Christmas 1981 — Ronald Reagan on the Christ child and the media.
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Tonight, in millions of American homes, the glow of the Christmas tree is a reflection of the love Jesus taught us. Like the shepherds and wise men of that first Christmas, we Americans have always tried to follow a higher light, a star, if you will. At lonely campfire vigils along the frontier, in the darkest days of the Great Depression, through war and peace, the twin beacons of faith and freedom have brightened the American sky. At times our footsteps may have faltered, but trusting in God’s help, we’ve never lost our way.
Isn’t that beautiful? It’s also so deliciously politically incorrect and anachronistic to modern eyes and ears. Reagan had invoked “the divinity of the Child born in Bethlehem,” the “helpless child” yet “promised Prince of Peace” who performed miracles — “a higher light, a star, if you will.” Americans needed to trust in God’s help and follow the “twin beacons of faith and freedom” that brighten our sky.
But, alas, that sentiment must have been dismissed as maudlin hogwash over at the Washington Post, where, the next day, those opening lines to Reagan’s speech were removed from the transcript printed in the newspaper. The Post opened with the fifth paragraph in the speech, a line about the Menorah and Hanukkah and the National Christmas Tree.
Yes, already, three decades ago, the elite media was carefully excising Christ from Christmas. Reagan had shared such a rich statement about the “child born in Bethlehem,” and the Washington Post expunged it.
Among those who noticed was the Rev. John Boyles, one of Reagan’s pastors at the National Presbyterian Church in Washington. Boyles sent a letter to the Post, protesting what he called an “anti-Christian bias.” In the letter, Boyles nicely underscored the odd similarity to the communist press in Poland, which had excised certain unwelcome lines from Pope John Paul II’s Christmas remarks on Poland.
Boyles wasn’t alone. In fact, the Post caught so much grief — or, as ombudsman Robert McCloskey put it, “caught hell” — that it eventually (a month later) publicly responded. The response, titled, “The Tyranny of Space,” lamely argued that the Post just simply didn’t have enough room for Reagan’s remarks about the Christ child at Christmas — which were about 100 words, among the probably 100,000 printed in the paper that day.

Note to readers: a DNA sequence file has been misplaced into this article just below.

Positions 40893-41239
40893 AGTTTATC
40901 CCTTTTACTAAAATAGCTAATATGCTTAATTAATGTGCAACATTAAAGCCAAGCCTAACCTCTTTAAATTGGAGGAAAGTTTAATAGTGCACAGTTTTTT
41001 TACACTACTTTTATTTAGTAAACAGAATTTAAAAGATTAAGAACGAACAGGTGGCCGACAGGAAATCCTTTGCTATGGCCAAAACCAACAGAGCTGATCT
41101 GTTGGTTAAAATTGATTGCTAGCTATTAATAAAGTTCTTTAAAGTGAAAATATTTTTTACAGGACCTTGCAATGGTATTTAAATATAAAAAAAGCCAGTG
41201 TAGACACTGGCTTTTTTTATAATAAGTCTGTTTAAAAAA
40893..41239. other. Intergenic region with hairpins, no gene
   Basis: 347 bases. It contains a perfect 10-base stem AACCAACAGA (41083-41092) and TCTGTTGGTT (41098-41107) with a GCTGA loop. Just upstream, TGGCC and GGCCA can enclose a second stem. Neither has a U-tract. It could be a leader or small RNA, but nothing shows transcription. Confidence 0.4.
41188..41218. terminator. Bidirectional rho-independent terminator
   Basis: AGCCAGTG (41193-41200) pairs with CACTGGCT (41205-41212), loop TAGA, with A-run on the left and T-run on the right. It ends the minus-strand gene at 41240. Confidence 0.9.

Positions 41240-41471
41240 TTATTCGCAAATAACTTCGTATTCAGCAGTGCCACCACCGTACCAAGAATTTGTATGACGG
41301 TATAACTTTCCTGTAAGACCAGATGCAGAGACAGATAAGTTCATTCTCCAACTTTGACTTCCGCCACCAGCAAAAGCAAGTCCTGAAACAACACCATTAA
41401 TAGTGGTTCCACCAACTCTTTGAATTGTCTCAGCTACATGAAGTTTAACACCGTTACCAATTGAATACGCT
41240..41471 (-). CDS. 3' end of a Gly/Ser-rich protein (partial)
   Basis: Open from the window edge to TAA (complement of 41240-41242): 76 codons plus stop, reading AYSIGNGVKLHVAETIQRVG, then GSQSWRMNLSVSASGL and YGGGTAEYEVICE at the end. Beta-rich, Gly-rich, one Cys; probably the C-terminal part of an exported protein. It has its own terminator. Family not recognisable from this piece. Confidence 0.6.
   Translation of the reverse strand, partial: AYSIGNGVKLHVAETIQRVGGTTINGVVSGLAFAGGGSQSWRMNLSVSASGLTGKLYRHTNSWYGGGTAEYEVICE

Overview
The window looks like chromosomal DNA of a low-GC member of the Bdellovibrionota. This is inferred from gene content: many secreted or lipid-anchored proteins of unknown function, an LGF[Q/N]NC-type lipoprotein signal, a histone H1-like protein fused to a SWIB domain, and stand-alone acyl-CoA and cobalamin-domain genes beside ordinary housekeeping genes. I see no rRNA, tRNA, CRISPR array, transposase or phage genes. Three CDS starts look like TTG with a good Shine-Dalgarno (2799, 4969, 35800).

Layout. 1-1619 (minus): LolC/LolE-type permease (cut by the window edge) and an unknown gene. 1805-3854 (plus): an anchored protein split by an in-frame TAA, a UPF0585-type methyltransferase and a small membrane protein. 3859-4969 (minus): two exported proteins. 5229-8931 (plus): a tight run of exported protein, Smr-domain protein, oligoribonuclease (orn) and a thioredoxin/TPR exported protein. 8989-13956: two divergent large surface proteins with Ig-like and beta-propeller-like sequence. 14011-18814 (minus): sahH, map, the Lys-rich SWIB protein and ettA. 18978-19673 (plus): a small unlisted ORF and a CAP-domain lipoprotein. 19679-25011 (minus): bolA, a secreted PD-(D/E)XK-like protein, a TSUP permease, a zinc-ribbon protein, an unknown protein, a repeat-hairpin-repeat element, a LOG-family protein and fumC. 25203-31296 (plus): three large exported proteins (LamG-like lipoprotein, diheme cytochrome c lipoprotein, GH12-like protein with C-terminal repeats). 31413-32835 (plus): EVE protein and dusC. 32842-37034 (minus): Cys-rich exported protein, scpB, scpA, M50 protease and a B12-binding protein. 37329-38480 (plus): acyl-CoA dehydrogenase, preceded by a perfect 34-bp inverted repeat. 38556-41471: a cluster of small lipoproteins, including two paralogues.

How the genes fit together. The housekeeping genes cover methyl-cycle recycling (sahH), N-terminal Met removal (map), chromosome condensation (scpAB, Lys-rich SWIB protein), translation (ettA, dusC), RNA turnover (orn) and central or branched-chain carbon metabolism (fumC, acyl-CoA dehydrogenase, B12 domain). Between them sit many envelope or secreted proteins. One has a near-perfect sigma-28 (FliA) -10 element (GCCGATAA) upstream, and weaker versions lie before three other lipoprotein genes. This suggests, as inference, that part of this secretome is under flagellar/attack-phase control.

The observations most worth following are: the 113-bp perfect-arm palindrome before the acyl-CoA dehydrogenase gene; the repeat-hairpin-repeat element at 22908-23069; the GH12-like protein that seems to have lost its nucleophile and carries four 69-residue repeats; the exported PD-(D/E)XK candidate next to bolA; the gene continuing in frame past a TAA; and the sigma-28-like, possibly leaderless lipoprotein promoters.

What did Ronald Reagan think of this?
Well, none of us knew — except for his pastor, John Boyles. And I’ve learned only recently, thanks to a Reagan letter shared with me by Boyles. (Boyles, for the record, will do our annual Ronald Reagan Lecture at Grove City College in February.) As usual, Reagan wasn’t mean or nasty or even slightly angry, and he also wasn’t surprised. He responded with his typical hope and optimism. The president wrote to Boyles:
The true spirit of Christmas is too often passed over in favor of materialism. Although the Washington Post chose not to reprint that portion of my speech in which I spoke of the Christ Child, the message was brought to millions via television. This is not the first time the editorial staff of The Post has marched to a different ideological drum!
I have a deep and abiding faith in this nation and its people. Whatever does or does not appear in the media will never be able to smother the love of God which burns so brightly in the hearts of most Americans.
Pure Reagan. Note the confidence in the American people, and in his ability to reach them regardless of the liberal media. And note, too, Reagan’s belief in the power of truth and our inherent yearning for God. The secular media cannot snuff out those forces.
That media is even worse today, far more antagonistic to religion, to Christianity, to Christmas, and to the Christ child at Christmas. Yet, regardless of what the media says or doesn’t say, prints or doesn’t print, it can never smother the love of God that burns in our hearts, especially at Christmas time.
A timely message from Ronald Reagan. Merry Christmas, everyone.